Without an H

Photography from south-east Asia by Jon Sanwell

Posts tagged ‘chau doc’

Streets of Chau Doc (part 3)


My five day stay in Chau Doc in early August was one of the most rewarding periods I’ve had with my camera – everywhere I looked there seemed to be a picture waiting to be taken.  Everything seemed so easy – the weather was perfect, the people were friendly and my mood was good.  Looking back, I wonder why I didn’t stay there longer.

This is my final set of pictures from my summer Mekong trip: three and a half months of travelling from Yunnan province in China, through Laos, a tiny bit of Thailand, and eastern Cambodia, and then into the Mekong delta in Vietnam.  I came back from the trip with some great memories, ruined sandals, the nearest thing I’ll ever get to a tan, and – I think – some of the best pictures I’ve taken.  Just as I enjoyed the journey, which came to an end at the beginning of September, I’ve also enjoyed the process of going back through my photo catalog over the last few weeks and posting the pictures that didn’t make it onto the blog while I was travelling.  At the same time, I’m glad that process is now finished, so that I can give more time and energy to taking pictures in Hanoi, where I’m living now.  So this post is my way of drawing a line under the Mekong trip – for now at least – and moving on.

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I wrote before about how Chau Doc has an interesting mixture of Vietnamese, Khmer and Cham Muslim people. These pictures were taken in a Cham fishing village on the Bassac river, just outside of Chau Doc in the Mekong delta in southern Vietnam, in August this year.  There are many villages like this one in the delta, as well as in the Kompong Cham area of Cambodia, and it’s one of my few regrets from my summer travels that I didn’t spend more time in these communities.

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Water’s edge


When I come to look back on this trip, some of my best memories will be from Chau Doc. It’s a riverside town, sitting on the banks of the Bassac – also known as the Hau – river, a branch of the Mekong (which gets very complicated round these parts). Many families depend on fishing and river trade for their livelihoods, and whole communities live in stilt houses that hover perilously over the water. These neighbourhoods look ramshackle and fragile from a distance, and life here is certainly far from luxurious, but there’s a tangible sense of community in these narrow alleyways. I guess that you have to get along with your neighbours when you live so close together, and the climate obliges you to spend much of your time outdoors. Hammocks are suspended in porches, a mirror image of their opposite neighbours, just feet away. The exterior walls are made of corrugated metal, but the homes inside are spotless and the people houseproud.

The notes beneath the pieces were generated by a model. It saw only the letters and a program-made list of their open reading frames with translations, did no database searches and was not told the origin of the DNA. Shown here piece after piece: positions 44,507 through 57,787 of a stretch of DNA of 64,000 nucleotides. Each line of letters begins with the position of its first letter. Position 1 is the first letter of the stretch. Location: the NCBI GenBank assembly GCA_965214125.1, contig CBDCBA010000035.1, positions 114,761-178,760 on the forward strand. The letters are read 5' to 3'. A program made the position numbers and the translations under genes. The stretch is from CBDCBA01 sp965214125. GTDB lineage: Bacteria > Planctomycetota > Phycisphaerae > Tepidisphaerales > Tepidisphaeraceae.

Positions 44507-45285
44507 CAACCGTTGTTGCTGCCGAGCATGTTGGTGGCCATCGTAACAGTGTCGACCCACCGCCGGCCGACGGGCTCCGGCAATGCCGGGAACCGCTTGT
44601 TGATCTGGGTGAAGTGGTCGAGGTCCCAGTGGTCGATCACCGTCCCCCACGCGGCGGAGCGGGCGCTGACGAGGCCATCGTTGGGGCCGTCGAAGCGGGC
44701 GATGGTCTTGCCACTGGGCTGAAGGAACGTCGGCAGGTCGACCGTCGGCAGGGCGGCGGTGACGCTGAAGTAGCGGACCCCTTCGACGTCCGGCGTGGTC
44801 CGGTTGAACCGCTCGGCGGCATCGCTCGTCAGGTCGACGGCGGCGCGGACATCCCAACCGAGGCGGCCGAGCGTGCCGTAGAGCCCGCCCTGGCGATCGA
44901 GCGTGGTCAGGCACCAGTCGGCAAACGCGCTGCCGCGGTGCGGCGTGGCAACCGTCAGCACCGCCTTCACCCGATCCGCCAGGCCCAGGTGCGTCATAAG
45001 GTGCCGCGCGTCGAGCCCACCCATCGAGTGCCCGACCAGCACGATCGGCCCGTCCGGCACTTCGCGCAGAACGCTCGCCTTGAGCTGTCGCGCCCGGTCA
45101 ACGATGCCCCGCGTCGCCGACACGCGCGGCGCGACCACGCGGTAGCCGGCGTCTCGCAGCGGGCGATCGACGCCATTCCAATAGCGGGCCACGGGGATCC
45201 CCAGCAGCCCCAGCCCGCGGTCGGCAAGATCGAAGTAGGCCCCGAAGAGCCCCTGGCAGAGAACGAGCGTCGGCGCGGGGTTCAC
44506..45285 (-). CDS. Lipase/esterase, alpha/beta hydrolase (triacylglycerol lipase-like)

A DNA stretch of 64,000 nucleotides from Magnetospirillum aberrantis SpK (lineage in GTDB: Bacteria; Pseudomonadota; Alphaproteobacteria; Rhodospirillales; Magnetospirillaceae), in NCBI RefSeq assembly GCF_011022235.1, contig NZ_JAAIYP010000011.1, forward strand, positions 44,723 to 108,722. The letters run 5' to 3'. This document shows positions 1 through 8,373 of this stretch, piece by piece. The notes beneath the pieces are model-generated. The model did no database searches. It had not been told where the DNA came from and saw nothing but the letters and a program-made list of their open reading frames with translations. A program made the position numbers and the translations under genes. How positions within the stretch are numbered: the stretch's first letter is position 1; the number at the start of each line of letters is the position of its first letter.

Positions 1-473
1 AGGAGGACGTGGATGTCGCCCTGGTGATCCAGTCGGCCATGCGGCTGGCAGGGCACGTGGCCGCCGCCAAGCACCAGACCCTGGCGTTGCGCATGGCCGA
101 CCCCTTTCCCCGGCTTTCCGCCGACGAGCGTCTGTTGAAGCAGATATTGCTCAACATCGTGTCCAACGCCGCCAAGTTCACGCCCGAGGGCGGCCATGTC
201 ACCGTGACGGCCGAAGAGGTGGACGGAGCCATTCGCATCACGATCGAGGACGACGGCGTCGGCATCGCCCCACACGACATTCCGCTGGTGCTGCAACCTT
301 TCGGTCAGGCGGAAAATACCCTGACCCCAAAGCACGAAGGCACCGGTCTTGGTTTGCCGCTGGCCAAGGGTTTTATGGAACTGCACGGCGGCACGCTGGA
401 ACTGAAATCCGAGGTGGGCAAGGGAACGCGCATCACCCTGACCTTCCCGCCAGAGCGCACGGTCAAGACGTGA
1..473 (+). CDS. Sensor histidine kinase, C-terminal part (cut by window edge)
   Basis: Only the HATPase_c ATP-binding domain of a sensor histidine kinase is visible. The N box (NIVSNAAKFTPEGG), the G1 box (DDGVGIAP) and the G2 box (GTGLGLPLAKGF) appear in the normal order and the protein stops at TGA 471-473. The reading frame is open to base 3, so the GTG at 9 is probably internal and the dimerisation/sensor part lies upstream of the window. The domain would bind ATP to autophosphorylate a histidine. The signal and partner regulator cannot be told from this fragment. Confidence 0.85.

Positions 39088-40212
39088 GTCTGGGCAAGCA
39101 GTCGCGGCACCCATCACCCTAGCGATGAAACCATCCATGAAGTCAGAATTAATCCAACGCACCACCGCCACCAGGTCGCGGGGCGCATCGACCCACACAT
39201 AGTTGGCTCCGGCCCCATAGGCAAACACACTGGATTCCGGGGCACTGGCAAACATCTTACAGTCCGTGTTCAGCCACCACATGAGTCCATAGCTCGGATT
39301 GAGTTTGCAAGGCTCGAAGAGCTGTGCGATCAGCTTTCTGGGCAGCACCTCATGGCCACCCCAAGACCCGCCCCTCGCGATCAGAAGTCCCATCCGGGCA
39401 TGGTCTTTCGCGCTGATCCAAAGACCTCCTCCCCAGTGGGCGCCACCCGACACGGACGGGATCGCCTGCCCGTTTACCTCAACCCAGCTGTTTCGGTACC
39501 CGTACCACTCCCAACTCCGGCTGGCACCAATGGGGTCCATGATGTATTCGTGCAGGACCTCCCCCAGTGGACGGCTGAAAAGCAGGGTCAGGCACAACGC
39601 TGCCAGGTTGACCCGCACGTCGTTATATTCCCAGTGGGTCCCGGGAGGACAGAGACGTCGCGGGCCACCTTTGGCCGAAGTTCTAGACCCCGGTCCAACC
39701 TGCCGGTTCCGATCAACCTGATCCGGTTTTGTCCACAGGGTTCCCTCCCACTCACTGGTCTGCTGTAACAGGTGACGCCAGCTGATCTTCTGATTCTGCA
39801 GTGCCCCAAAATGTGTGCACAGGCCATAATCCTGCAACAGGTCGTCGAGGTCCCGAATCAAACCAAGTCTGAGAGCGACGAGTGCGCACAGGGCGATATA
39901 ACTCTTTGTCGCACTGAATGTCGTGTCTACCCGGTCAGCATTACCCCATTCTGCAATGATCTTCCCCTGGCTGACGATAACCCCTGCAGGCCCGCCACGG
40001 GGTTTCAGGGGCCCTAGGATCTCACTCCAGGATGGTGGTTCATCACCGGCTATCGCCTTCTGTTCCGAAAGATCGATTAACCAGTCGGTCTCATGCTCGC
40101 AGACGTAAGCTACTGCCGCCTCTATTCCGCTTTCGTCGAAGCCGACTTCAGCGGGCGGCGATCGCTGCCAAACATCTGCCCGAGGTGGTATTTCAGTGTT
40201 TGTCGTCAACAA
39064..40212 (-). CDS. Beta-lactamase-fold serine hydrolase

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The alleyways themselves are built on stilts and sway slightly underfoot.

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Loitering at the dry land end of one of these alleyways, camera in hand, I suddenly found myself with a new friend. The nice man above gestured for me to follow him. He showed me his home, and introduced me to his neighbours. The camera creates wonderful experiences for me sometimes.


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Streets of Chau Doc


Don’t tell everyone, but Chau Doc is one of the finest places in Vietnam. Near the Cambodian border, it’s a riverside market town with a mix of Vietnamese, Khmer and Cham people. The buzz about the town is recognisably Vietnamese, but is tempered by a distinctly Cambodian laidbackness.

You can taste the blend of cultures in the food. The town’s signature dish, bun ca (a fish noodle broth, sold in Saigon as bun ca Chau Doc) is Vietnamese street food with a Cambodian twist. I ate some every day. Cyclos are a common sight and, unlike in Ho Chi Minh City and Hanoi, where they are now mainly the preserve of newly arrived tour groups, in Chau Doc they are commonly used by local people as a way of getting from A to B.

In some places, you have to work quite hard to get people pictures, but not in Chau Doc, where the people are some of the warmest and most hospitable that I’ve come across. I’ll be posting some more pictures soon; this first post concentrates on the people in the market and on the streets.












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Pink portraits


I’ve interrupted my Mekong trip to make a quick detour back to Saigon, so that I could say goodbye to some good friends who are leaving Vietnam to go home to Scotland. One of the best things about the expat life is the friends you make. One of the worst things is having to say goodbye to them. Ian and Helen, this one’s for you.

These portraits were taken in Chau Doc, my first stop back in Vietnam on this trip. It’s a market town in the Mekong delta, just over the border from Cambodia, and a fantastic place for people photography. This super-friendly mother and son not only were very happy to be photographed, but also insisted on me joining them for a sit down and a cup of iced tea.